Common questions

What does the Wide Field Camera 3 do?

What does the Wide Field Camera 3 do?

Extrasolar planets—In addition to imaging, WFC3 contains a spectrograph that dissects starlight in visible and in infrared light. Using this capability, WFC3 has directly detected water vapor in some exoplanets’ atmospheres and found indirect evidence of clouds in other exoplanets’ atmospheres.

What does a wide field camera do?

…important of these instruments, the wide-field planetary camera, can take either wide-field or high-resolution images of the planets and of galactic and extragalactic objects. This camera is designed to achieve image resolutions 10 times greater than that of even the largest Earth-based telescope.

What camera is used on Hubble?

Wide Field Camera 3
Wide Field Camera 3 With its high resolution and wide field of view, WFC3 has become the telescope’s workhorse camera, responsible for many of Hubble’s spectacular pictures. It has imaged everything from nearby star formation to galaxies in the very distant universe.

How was the main camera on the Hubble replaced?

In May of 2009, astronauts removed WFPC2 from Hubble and replaced it with the Wide Field Camera 3 (WFC3), which continues to operate today – 28 years after Hubble first switched on.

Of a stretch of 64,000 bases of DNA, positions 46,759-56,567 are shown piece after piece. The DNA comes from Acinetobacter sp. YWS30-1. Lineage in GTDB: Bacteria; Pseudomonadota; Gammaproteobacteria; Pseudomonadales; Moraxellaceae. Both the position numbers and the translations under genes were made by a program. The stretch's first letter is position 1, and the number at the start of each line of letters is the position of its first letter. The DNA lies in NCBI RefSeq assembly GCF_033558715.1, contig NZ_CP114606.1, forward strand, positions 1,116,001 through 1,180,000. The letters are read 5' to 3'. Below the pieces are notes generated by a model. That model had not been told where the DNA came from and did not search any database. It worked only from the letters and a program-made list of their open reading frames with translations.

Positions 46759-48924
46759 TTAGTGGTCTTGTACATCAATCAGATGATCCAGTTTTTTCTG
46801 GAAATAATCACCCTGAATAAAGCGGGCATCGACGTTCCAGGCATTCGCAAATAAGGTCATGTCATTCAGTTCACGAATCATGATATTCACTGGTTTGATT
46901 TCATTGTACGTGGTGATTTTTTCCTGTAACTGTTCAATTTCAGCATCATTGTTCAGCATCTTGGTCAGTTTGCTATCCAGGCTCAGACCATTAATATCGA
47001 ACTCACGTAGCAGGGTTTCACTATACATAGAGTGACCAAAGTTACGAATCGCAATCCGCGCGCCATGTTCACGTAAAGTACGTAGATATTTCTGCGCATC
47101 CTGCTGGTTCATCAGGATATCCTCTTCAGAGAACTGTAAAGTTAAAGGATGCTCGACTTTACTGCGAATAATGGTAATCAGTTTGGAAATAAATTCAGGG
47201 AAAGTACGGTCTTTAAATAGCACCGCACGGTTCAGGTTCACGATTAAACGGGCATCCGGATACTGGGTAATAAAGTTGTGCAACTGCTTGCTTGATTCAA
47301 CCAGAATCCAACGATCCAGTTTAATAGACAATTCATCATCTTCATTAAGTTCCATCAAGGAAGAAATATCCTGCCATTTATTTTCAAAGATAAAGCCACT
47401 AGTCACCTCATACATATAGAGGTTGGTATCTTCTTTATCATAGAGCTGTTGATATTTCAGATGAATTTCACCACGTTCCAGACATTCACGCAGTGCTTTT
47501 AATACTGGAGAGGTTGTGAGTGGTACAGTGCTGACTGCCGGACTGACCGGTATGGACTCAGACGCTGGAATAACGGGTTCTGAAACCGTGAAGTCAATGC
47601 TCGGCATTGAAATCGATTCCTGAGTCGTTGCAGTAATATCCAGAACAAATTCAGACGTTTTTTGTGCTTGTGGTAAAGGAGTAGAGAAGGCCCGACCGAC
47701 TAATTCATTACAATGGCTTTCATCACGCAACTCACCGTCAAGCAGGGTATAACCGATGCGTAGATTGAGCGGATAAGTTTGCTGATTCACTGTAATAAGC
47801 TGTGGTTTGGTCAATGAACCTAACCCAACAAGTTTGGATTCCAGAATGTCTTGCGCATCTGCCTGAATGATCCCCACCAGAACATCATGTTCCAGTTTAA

How many megapixels is the James Webb telescope?

Each of the detectors measures 4.7 x 6 cm, and the total size of the array is a remarkable one meter long by 50 cm wide. Each of e2v’s back-illuminated CCDs provides a 4500 by 1966 array of pixels, meaning that the entire assembly represents a 937 megapixel camera.

Can the Hubble telescope see infrared?

The Hubble Space Telescope can detect a portion of infrared and ultraviolet wavelengths as well as visible light. It includes very distant galaxies, which can only be seen in infrared light, and closer galaxies, which can be seen in wavelengths that include visible and ultraviolet light.

What is Planetary Camera?

The Wide Field/Planetary Camera (WFPC) (pronounced as wiffpick (Operators of the WFPC1 were known as “whiff-pickers”)) was a camera installed on the Hubble Space Telescope launched in April 1990 and operated until December 1993.

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